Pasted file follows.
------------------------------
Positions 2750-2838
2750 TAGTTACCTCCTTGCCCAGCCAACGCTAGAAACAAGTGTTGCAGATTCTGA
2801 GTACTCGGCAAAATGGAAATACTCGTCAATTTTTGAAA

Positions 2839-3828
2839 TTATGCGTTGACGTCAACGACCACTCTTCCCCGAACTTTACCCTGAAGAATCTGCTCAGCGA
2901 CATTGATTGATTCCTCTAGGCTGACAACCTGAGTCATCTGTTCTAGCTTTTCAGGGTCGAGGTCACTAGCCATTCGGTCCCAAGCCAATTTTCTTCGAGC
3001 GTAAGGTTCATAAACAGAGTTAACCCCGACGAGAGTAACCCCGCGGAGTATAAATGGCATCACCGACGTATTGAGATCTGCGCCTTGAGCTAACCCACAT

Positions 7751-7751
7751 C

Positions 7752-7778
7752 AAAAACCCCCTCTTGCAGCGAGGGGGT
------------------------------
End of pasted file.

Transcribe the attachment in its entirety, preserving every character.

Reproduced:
Positions 2750-2838
2750 TAGTTACCTCCTTGCCCAGCCAACGCTAGAAACAAGTGTTGCAGATTCTGA
2801 GTACTCGGCAAAATGGAAATACTCGTCAATTTTTGAAA

Positions 2839-3828
2839 TTATGCGTTGACGTCAACGACCACTCTTCCCCGAACTTTACCCTGAAGAATCTGCTCAGCGA
2901 CATTGATTGATTCCTCTAGGCTGACAACCTGAGTCATCTGTTCTAGCTTTTCAGGGTCGAGGTCACTAGCCATTCGGTCCCAAGCCAATTTTCTTCGAGC
3001 GTAAGGTTCATAAACAGAGTTAACCCCGACGAGAGTAACCCCGCGGAGTATAAATGGCATCACCGACGTATTGAGATCTGCGCCTTGAGCTAACCCACAT

Positions 7751-7751
7751 C

Positions 7752-7778
7752 AAAAACCCCCTCTTGCAGCGAGGGGGT